DOI: 10.1039/C5CS00874C (Tutorial Review) Chem. Soc. Rev., 2016, 45, 6118-6129
Man-made molecular machines: membrane bound
Matthew A. Watson and Scott L. Cockroft *
EaStCHEM School of Chemistry, University of Edinburgh, Joseph Black Building, David Brewster Road, Edinburgh, EH9 3FJ, UK. E-mail: firstname.lastname@example.org
Received 25th November 2015
First published on the web 2nd March 2016
Nature's molecular machines are a constant source of inspiration to the chemist. Many of these molecular machines function within lipid membranes, allowing them to exploit potential gradients between spatially close, but chemically distinct environments to fuel their work cycle. Indeed, the realisation of such principles in synthetic transmembrane systems remains a tantalising goal. This tutorial review opens by highlighting seminal examples of synthetic molecular machines. We illustrate the importance of surfaces for facilitating the extraction of work from molecular switches and motors. We chart the development of man-made transmembrane systems; from passive to machine-like stimuli-responsive channels, to fully autonomous transmembrane molecular machines. Finally, we highlight higher-order compartmentalised systems that exhibit emergent properties. We suggest that such higher-order architectures could serve as platforms for sophisticated devices that co-ordinate the activity of numerous transmembrane molecular machines.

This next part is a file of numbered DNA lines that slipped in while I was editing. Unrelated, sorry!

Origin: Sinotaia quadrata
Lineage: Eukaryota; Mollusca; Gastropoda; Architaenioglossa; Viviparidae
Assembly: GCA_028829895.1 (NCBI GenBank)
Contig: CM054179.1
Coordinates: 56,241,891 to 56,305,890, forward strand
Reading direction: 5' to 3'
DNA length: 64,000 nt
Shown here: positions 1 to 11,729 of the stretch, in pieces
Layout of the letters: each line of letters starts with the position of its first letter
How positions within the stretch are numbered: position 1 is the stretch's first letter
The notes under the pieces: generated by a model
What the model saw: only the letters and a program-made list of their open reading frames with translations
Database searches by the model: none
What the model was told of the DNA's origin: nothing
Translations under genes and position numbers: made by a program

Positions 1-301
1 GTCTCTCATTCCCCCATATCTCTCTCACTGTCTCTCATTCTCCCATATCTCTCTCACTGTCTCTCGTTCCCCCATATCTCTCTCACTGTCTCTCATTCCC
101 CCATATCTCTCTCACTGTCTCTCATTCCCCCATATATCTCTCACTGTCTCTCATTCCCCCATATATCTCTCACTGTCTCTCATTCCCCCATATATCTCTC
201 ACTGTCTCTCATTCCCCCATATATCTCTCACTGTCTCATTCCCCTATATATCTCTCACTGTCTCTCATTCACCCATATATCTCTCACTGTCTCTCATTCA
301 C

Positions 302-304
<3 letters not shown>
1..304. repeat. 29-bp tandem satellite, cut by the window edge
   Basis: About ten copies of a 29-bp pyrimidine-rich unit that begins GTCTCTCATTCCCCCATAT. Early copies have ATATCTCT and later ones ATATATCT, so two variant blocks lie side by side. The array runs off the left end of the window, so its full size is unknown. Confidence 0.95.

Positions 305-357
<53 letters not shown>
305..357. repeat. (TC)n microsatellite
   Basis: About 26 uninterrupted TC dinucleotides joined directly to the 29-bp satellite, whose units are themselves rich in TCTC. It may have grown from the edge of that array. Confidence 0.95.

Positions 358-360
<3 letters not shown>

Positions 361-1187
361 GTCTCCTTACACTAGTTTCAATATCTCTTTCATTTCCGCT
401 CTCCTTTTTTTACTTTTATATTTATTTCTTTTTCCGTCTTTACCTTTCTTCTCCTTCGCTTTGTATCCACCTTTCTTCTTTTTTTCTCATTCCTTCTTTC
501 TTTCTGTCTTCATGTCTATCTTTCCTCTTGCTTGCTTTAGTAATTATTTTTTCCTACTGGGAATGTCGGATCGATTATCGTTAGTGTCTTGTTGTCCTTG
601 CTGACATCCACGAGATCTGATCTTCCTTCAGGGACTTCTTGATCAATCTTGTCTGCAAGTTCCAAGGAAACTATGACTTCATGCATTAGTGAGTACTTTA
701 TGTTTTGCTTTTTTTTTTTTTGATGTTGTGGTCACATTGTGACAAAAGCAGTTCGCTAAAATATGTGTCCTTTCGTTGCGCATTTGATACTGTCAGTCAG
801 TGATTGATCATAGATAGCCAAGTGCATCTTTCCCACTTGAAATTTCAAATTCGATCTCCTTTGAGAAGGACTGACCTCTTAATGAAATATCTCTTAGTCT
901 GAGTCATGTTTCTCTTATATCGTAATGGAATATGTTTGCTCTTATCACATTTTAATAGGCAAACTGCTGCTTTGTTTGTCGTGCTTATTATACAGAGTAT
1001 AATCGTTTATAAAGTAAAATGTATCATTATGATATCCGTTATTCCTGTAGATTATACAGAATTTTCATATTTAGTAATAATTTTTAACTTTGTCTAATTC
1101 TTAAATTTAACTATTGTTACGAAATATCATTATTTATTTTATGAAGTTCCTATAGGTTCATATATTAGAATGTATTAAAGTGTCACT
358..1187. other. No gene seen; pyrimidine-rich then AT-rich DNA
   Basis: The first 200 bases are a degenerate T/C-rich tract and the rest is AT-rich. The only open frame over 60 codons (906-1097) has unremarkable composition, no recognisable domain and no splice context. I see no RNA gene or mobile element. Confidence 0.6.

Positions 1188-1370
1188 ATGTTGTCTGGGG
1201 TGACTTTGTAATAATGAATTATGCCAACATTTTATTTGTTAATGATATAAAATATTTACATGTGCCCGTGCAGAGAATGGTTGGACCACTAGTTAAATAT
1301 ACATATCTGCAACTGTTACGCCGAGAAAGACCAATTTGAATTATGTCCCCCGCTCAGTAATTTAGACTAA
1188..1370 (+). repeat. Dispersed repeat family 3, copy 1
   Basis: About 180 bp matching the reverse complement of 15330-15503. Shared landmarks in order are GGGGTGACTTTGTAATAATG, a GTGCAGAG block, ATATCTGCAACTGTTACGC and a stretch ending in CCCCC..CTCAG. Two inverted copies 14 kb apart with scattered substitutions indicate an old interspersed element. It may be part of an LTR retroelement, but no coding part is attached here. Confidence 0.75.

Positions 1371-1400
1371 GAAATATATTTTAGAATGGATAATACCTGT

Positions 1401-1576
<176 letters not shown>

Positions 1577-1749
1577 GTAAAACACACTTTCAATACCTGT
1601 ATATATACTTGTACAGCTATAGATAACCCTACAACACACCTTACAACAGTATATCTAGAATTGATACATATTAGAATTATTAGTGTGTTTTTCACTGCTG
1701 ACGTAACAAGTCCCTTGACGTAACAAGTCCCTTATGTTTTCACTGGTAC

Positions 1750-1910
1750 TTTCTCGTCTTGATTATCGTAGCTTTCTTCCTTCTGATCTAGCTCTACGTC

Key learning points
(1) Illustrative examples of natural transmembrane molecular machines.
(2) The conceptual basis of molecular machines, categorisation of machine behaviour.
(3) The state of the art of synthetic molecular machines operating in solution and at interfaces.
(4) The progress towards and the future of man-made transmembrane molecular machines.
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